When Bill Walton passed away on Monday, fans recalled the UCLA star, two-time NBA champion, and one of the great centers of all time. Walton became a broadcaster and last year he called a foul on misguided government policies in San Diego, the same policies now causing misery across California.

“I love San Diego and it breaks my heart what’s happening to it now,” said Walton in a 27-minute speech last October. The dream had become a “nightmare” and the city faced an “existential challenge.”

Balboa Park, near Walton’s residence, is “not safe,” and “downtown for same reason.” Bike trails were jammed with trash and the Embarcadero “a travesty.” For Walton, this was due to homeless people who failed to grasp “the first thing you learn in life—clean up after yourself.” As Walton saw it, the homeless were also into criminality.

“They steal everything,” Walton said, including water, electricity, and “our mail.” This forced Walton to “call the police every single day.” In his speech, he called out career politicians who “never had another job,” especially San Diego Mayor Todd Gloria. He had done “a lot of preaching” but had “no plan whatsoever.”

Gloria had “instructed our police force to not enforce the rules on homeless people. That is unacceptable.” On the other hand, it wasn’t quite true that Gloria had no plan. He was an advocate of the Housing First policy of Gov. Gavin Newsom.

“‘Housing First’ is not working, has never worked, and will not work,” contended Walton. If Californians have doubts, economist Lawrence McQuillan shows why Newsom’s plan is not working.

Only Hawaii surpasses California as the most expensive place to build housing, and it takes about five years “from concept to move-in.” This expense, largely due to excessive regulation, has saddled California with a “severe housing shortage.”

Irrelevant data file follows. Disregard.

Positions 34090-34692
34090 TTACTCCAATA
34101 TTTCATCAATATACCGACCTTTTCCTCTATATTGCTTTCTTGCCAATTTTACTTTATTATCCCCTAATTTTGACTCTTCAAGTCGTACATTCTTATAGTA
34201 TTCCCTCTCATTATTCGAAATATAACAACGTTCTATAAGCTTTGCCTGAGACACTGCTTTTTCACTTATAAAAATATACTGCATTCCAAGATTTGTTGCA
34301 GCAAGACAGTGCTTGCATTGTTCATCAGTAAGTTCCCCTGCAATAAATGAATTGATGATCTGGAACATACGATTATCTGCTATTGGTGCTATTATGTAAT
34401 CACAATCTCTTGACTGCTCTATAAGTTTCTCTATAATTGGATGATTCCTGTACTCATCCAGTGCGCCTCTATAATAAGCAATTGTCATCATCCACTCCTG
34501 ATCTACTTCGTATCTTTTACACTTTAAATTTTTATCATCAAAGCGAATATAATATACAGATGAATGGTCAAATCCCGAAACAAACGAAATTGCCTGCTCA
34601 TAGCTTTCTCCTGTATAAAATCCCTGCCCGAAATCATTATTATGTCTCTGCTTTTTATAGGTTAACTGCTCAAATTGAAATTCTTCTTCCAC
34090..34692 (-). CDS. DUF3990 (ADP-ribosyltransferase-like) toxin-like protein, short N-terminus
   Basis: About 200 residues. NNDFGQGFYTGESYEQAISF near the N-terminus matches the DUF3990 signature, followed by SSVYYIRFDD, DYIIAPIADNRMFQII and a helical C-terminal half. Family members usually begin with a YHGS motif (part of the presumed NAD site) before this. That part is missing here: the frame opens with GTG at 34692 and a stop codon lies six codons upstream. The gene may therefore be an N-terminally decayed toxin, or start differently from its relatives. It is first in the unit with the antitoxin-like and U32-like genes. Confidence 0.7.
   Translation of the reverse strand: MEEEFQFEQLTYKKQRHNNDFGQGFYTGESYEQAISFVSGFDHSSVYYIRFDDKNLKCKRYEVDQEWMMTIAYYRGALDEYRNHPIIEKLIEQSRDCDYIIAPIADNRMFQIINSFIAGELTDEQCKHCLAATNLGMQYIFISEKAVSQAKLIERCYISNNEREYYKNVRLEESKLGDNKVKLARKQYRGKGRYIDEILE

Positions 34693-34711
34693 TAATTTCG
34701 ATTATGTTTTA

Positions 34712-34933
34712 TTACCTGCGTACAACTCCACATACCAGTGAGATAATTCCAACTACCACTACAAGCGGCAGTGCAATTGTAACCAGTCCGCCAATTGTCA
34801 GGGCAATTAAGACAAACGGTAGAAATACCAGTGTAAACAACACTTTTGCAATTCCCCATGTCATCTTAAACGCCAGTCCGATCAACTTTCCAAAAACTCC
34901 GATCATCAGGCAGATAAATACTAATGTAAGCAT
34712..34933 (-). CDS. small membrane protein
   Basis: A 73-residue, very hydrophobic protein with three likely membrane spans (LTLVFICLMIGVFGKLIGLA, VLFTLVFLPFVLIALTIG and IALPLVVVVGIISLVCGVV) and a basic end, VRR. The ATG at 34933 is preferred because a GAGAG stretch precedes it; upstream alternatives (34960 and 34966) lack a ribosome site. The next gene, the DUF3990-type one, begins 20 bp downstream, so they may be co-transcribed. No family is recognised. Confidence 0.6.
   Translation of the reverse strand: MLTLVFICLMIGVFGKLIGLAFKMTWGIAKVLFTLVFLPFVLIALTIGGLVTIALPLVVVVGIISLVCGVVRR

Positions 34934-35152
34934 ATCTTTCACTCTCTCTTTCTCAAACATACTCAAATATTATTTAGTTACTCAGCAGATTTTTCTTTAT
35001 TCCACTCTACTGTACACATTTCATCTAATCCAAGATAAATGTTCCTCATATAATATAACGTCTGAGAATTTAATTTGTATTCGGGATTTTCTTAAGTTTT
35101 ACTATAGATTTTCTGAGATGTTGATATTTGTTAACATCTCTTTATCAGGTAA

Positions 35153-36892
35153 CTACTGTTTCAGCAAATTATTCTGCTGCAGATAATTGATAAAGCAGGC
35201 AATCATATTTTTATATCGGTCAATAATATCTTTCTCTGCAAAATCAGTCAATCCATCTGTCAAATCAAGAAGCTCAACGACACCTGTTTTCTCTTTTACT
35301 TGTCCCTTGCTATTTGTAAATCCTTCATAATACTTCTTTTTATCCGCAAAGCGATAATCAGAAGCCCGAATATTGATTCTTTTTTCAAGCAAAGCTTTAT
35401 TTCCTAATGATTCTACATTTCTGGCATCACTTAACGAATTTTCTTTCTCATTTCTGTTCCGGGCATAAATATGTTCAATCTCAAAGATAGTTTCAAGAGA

Housing First makes few demands on the homeless themselves, and crowds out both shelter space and treatment solutions. For every person housed under the current plan, “up to four more become newly homeless.” Simply putting a roof over the head of people with substance abuse and mental illness “does not resolve their root causes of homelessness and may make matters worse.”

Housing First, McQuillan has explained, is “a misguided, budget-busting, Sisyphean pipe dream of the state’s political class, which has produced concentrated urban areas of human misery such as The Jungle (San Jose), Skid Row (Los Angeles), the Tenderloin (San Francisco), and Wood Street (Oakland).”

Squalor also prevails in many parts of Sacramento and San Diego, once billed as “America’s Finest City.”

Like McQuillan, Bill Walton supported high-tech shelter tents as a stop-gap measure, but the “political will” is not there. With the departure of Walton, the city, state and nation have lost an eloquent advocate for common-sense policies. Still, there’s more about him people should know.

Walton was a big fan of Lithuanian center Arvydas Sabonis, “a combination of Kareem, Larry Bird, and Pete Maravich.” Before 1991, the Lithuanians were forced to play for the Soviet Union. They wanted to field their own national team for the 1992 Olympics in Barcelona, but their country lay in ruins. Golden State Warriors assistant coach Donnie Nelson sought out the Grateful Dead.

The group’s foundation cut the Lithuanians a big check and had their logo designer send a box of tie-dyed T-shirts in Lithuania’s national colors, with an image of a skeleton dunking a basketball. The Lithuanians defeated Russia for the bronze medal and the victors posed in their T-shirts.

In 2011, when Sabonis was inducted into the Basketball Hall of Fame, he asked Bill Walton to be his presenter. Before the ceremony, Sabonis slipped Walton one of the original T-shirts from 1992. For Walton, a huge Grateful Dead fan, “It was as emotional and powerful of a moment as I’ve ever had in my life.”

It was a life like no other. Rest in peace big fella.